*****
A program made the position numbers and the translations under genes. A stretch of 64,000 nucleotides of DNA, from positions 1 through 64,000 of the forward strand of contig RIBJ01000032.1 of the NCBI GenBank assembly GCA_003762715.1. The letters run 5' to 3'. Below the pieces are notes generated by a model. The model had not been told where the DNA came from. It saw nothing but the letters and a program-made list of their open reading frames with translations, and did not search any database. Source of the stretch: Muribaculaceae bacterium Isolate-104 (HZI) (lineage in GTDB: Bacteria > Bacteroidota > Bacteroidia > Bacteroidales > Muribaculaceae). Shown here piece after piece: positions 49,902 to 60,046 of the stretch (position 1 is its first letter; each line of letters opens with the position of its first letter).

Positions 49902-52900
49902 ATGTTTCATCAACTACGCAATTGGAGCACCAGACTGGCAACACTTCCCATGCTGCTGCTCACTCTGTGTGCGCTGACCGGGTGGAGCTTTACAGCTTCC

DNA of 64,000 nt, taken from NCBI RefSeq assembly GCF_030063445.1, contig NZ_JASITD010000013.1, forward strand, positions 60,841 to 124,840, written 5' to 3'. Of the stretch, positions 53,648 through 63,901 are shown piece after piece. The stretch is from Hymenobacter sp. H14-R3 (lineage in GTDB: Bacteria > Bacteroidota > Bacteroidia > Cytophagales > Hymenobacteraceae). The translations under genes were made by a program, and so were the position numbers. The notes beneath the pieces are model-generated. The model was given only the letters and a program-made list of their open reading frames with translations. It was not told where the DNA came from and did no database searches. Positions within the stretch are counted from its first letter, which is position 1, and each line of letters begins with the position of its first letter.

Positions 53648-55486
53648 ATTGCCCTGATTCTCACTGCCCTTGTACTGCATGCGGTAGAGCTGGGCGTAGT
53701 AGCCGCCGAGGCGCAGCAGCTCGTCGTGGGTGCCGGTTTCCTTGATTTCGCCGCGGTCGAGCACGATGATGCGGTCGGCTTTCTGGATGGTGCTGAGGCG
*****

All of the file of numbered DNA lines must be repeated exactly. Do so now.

A program made the position numbers and the translations under genes. A stretch of 64,000 nucleotides of DNA, from positions 1 through 64,000 of the forward strand of contig RIBJ01000032.1 of the NCBI GenBank assembly GCA_003762715.1. The letters run 5' to 3'. Below the pieces are notes generated by a model. The model had not been told where the DNA came from. It saw nothing but the letters and a program-made list of their open reading frames with translations, and did not search any database. Source of the stretch: Muribaculaceae bacterium Isolate-104 (HZI) (lineage in GTDB: Bacteria > Bacteroidota > Bacteroidia > Bacteroidales > Muribaculaceae). Shown here piece after piece: positions 49,902 to 60,046 of the stretch (position 1 is its first letter; each line of letters opens with the position of its first letter).

Positions 49902-52900
49902 ATGTTTCATCAACTACGCAATTGGAGCACCAGACTGGCAACACTTCCCATGCTGCTGCTCACTCTGTGTGCGCTGACCGGGTGGAGCTTTACAGCTTCC

DNA of 64,000 nt, taken from NCBI RefSeq assembly GCF_030063445.1, contig NZ_JASITD010000013.1, forward strand, positions 60,841 to 124,840, written 5' to 3'. Of the stretch, positions 53,648 through 63,901 are shown piece after piece. The stretch is from Hymenobacter sp. H14-R3 (lineage in GTDB: Bacteria > Bacteroidota > Bacteroidia > Cytophagales > Hymenobacteraceae). The translations under genes were made by a program, and so were the position numbers. The notes beneath the pieces are model-generated. The model was given only the letters and a program-made list of their open reading frames with translations. It was not told where the DNA came from and did no database searches. Positions within the stretch are counted from its first letter, which is position 1, and each line of letters begins with the position of its first letter.

Positions 53648-55486
53648 ATTGCCCTGATTCTCACTGCCCTTGTACTGCATGCGGTAGAGCTGGGCGTAGT
53701 AGCCGCCGAGGCGCAGCAGCTCGTCGTGGGTGCCGGTTTCCTTGATTTCGCCGCGGTCGAGCACGATGATGCGGTCGGCTTTCTGGATGGTGCTGAGGCG